The submarine dispute suddenly took on a venomous personal dimension, made worse by Camp Morrison’s crass response – the leak of a text message from Macron to the prime minister from September.
If it was a tactical shot through the French arcs, it was misdirected. He displayed a short-term, vengeful lack of depth at a time when Australia needed to show otherwise.
The prime minister may have felt deeply hurt by Macron’s insults – perhaps rightly so – but now was the time to act in a way that reflected the declared noble pursuit of the national interest.
Morrison didn’t see the trap.
France’s bitterness towards the United States and Australia after the submarine agreement sank in September began as a great Gallic outrage, but over the past six weeks it has turned into an exercise expert in leverage.
Macron has a price, and it’s up to Morrison to find it
A wary but shrewd Macron is now looking to make the submarine feud the opening bet of a bigger power game.
Macron may despise Morrison, but the Australian Prime Minister can offer nothing of consolation. So for now, at least, Morrison is the object of his scorn.
As for France’s transatlantic ally, Macron felt deeply betrayed by Biden.
In 2019, after four years of US strategic retreat under Trump, Macron warned European nations that they could no longer count on America to defend NATO allies.
“What we are currently experiencing is NATO brain death”, Macron told The Economist.
Prior to the dusting on the submarines, Macron had pushed for a European military force that would operate independently of NATO, as part of a larger vision to establish European strategic autonomy from the United States.
As the New York Times explains: “This, [Macron] argues, should lead the European Union to something like a middle road between two great powers of the 21st century, the United States and China, linked to America by values and a long friendship, but engaging rather than confront China. “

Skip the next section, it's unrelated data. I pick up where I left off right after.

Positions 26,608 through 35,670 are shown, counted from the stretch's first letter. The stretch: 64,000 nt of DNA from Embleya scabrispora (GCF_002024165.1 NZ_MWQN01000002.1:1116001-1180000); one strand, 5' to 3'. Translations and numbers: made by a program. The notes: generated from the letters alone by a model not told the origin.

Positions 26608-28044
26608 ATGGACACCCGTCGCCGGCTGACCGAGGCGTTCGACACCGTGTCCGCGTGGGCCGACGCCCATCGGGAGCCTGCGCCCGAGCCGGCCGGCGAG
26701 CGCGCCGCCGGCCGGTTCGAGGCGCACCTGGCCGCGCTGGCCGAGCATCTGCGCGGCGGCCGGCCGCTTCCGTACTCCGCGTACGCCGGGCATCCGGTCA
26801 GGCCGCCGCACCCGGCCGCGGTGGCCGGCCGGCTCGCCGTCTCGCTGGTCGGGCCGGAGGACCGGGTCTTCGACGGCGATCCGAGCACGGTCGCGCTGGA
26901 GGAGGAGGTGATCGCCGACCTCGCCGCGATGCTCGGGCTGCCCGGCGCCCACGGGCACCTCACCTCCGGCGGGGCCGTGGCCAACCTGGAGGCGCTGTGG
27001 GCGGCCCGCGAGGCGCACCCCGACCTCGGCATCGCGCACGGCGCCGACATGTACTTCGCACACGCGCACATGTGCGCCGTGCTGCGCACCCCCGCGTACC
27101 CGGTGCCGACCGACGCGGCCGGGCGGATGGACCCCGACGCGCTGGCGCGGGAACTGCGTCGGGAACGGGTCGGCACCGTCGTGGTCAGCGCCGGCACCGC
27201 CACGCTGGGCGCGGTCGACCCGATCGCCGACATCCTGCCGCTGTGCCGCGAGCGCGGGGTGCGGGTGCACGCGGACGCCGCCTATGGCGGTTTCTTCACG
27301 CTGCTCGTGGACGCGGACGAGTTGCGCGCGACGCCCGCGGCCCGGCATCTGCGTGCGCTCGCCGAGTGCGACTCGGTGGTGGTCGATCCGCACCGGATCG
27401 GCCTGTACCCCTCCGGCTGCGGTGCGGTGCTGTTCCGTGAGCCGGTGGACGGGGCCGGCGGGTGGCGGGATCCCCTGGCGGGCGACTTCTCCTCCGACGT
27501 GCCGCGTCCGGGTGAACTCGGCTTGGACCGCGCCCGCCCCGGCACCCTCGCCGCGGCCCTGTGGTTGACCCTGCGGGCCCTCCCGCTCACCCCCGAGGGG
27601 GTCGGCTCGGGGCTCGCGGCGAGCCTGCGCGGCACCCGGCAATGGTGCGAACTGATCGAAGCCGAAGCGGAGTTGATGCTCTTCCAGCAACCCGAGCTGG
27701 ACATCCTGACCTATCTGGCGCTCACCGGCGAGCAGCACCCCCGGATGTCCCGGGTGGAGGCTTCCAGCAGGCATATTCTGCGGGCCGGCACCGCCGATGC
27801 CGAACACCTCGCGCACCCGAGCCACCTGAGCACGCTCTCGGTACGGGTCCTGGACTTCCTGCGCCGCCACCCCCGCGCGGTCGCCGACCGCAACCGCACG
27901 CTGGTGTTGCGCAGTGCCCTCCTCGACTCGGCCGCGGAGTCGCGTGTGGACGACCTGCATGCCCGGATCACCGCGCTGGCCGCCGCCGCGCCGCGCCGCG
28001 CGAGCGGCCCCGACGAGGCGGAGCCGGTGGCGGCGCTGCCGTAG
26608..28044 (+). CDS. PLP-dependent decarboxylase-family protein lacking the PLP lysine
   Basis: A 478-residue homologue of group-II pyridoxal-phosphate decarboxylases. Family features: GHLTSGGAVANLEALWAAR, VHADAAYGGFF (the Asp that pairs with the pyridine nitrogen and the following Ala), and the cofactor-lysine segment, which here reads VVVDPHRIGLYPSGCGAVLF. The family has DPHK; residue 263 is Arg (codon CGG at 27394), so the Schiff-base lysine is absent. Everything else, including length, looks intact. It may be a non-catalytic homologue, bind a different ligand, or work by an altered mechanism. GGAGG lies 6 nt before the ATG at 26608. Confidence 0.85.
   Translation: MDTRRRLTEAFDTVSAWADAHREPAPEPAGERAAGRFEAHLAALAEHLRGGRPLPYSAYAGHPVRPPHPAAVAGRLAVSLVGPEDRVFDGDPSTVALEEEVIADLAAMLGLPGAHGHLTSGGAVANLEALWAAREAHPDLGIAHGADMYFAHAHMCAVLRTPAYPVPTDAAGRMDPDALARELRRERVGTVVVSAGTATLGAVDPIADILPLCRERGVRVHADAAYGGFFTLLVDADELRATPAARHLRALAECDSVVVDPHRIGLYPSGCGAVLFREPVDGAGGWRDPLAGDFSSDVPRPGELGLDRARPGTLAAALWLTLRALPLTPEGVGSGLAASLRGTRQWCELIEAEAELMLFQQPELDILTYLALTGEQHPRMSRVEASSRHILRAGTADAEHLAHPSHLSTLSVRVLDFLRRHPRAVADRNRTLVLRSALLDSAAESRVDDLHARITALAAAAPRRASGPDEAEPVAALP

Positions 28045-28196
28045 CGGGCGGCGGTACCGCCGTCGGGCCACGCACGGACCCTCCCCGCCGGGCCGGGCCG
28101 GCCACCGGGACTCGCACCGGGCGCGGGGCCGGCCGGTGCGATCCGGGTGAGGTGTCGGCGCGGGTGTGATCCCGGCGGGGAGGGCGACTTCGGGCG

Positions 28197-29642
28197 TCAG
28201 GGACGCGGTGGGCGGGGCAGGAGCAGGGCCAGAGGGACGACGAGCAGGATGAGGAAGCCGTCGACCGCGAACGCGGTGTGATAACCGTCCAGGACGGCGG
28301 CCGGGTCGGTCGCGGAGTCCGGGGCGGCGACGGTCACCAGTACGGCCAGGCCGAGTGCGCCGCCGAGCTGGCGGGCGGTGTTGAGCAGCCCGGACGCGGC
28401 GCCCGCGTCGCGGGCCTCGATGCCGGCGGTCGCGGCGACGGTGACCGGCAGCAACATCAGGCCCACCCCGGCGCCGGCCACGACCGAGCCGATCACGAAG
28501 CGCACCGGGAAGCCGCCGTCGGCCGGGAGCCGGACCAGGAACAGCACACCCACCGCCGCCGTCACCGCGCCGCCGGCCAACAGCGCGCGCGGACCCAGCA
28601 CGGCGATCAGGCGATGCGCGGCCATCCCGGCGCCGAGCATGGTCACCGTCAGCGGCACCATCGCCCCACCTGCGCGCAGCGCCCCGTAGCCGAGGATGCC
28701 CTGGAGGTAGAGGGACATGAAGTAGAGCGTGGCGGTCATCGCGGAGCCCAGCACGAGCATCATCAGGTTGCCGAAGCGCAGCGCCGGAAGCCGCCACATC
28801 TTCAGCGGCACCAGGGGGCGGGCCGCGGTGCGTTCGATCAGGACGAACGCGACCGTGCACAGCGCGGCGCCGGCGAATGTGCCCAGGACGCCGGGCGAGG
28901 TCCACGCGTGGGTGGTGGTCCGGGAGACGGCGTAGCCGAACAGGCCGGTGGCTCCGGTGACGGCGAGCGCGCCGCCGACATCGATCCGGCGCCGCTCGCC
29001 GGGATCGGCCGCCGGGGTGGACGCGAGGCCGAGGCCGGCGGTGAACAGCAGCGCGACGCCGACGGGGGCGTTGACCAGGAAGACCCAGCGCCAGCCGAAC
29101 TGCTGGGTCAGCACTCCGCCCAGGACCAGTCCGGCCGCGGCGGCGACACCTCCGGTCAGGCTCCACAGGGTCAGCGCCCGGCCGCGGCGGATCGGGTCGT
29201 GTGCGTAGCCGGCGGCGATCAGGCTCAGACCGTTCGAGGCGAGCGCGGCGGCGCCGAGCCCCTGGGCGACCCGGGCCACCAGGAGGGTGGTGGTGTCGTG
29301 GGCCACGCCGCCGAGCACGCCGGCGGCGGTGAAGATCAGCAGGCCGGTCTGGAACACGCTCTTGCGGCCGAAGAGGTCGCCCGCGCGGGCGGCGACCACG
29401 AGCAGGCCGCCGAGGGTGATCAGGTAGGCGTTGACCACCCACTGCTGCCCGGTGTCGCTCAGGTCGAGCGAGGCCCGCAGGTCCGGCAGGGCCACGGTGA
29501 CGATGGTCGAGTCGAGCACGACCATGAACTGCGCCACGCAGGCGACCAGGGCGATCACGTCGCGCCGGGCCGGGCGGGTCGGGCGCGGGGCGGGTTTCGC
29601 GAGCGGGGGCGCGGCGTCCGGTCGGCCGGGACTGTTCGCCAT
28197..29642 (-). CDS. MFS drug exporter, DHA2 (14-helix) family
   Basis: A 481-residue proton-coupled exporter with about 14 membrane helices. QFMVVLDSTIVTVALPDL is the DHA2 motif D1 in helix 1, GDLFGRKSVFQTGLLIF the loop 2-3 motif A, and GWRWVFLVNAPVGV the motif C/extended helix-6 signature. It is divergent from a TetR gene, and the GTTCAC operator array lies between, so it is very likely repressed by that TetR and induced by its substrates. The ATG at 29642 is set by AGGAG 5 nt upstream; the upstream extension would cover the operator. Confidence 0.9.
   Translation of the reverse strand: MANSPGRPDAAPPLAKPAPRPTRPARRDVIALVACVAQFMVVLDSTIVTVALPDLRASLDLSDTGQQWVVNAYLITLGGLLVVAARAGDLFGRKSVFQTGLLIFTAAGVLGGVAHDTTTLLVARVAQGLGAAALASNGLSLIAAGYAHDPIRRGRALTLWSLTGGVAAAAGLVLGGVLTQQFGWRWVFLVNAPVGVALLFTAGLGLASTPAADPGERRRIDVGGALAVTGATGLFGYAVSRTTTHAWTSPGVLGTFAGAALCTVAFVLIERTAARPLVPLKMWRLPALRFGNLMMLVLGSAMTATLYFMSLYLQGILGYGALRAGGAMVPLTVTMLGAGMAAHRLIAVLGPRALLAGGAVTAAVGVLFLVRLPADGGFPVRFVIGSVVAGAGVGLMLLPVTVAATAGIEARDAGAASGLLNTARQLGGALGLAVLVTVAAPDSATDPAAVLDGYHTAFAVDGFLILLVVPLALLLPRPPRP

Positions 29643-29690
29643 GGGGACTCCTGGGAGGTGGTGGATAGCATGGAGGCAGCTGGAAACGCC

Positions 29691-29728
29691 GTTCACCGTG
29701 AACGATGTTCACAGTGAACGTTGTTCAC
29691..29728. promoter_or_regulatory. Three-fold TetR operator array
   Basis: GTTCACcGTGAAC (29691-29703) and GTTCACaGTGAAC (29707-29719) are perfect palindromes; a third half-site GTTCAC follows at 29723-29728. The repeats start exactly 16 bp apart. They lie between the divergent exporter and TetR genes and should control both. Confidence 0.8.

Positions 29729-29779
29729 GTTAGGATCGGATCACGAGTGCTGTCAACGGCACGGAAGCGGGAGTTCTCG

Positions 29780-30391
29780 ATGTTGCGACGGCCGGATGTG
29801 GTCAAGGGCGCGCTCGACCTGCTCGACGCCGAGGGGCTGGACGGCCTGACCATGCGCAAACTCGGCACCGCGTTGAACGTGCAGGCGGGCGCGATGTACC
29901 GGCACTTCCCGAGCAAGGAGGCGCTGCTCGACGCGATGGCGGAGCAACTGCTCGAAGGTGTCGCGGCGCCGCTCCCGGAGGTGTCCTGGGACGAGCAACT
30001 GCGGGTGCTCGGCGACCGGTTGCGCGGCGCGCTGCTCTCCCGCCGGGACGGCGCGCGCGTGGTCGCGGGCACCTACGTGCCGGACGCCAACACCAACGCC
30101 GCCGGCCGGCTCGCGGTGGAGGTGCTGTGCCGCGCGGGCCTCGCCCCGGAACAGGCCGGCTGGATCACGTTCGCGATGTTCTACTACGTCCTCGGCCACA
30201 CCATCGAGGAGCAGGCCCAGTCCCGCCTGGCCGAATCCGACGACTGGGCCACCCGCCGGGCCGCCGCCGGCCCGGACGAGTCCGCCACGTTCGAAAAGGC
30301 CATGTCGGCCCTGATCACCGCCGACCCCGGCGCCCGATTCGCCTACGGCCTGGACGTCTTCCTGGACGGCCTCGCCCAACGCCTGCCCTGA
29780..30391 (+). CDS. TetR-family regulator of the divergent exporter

The Americans, and many European countries concerned with the transatlantic security extended by the United States, are concerned that NATO is not undermined.
So when the contract for the French submarines was sunk under the gaze of Biden, who had promised to reaffirm American confidence and world leadership, Macron allegedly spied on the opportunity, once his temper cooled.
And it looks like Biden is now ready to give conditional support to a European military force that complements NATO. The United States will also offer France counterterrorism assistance in West Africa.
The stunning bonhomie on display between Macron and Biden at the G20 came at an American price dictated by Macron, perhaps explaining in part why Biden could have diplomatically thrown Morrison under the bus.
And what price does Macron have in mind for Morrison, other than derision?
The French president’s statement after his thorny phone call with Morrison shortly before the prime minister left Canberra for Rome suggests he doesn’t yet have one in mind. And he challenged the prime minister to find one.
“It is now up to the Australian government to propose concrete actions which embody the political will of the highest Australian authorities to redefine the bases of our bilateral relationship and to continue joint action in the Indo-Pacific”, we can read in the press release from the Élysée.
It is possible that Macron is simply dismissing Morrison as Australian Prime Minister with an American big brother complex.
But after President Macron’s private text message leaked, the price of peace with Paris has increased exponentially.